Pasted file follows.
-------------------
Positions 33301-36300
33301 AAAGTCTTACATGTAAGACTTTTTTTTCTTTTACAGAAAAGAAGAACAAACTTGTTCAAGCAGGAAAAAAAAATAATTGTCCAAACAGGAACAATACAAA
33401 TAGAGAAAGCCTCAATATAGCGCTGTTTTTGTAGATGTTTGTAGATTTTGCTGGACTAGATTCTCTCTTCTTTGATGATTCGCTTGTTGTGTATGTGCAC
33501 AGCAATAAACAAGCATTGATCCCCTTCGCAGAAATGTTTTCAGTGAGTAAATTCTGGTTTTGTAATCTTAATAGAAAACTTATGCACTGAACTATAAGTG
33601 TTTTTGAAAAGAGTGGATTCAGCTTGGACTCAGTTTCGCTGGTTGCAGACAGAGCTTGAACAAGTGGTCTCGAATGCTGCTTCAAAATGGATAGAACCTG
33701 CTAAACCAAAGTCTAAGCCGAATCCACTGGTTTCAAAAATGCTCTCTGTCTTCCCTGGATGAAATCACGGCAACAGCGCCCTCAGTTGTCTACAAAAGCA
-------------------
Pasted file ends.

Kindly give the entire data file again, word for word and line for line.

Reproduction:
Positions 33301-36300
33301 AAAGTCTTACATGTAAGACTTTTTTTTCTTTTACAGAAAAGAAGAACAAACTTGTTCAAGCAGGAAAAAAAAATAATTGTCCAAACAGGAACAATACAAA
33401 TAGAGAAAGCCTCAATATAGCGCTGTTTTTGTAGATGTTTGTAGATTTTGCTGGACTAGATTCTCTCTTCTTTGATGATTCGCTTGTTGTGTATGTGCAC
33501 AGCAATAAACAAGCATTGATCCCCTTCGCAGAAATGTTTTCAGTGAGTAAATTCTGGTTTTGTAATCTTAATAGAAAACTTATGCACTGAACTATAAGTG
33601 TTTTTGAAAAGAGTGGATTCAGCTTGGACTCAGTTTCGCTGGTTGCAGACAGAGCTTGAACAAGTGGTCTCGAATGCTGCTTCAAAATGGATAGAACCTG
33701 CTAAACCAAAGTCTAAGCCGAATCCACTGGTTTCAAAAATGCTCTCTGTCTTCCCTGGATGAAATCACGGCAACAGCGCCCTCAGTTGTCTACAAAAGCA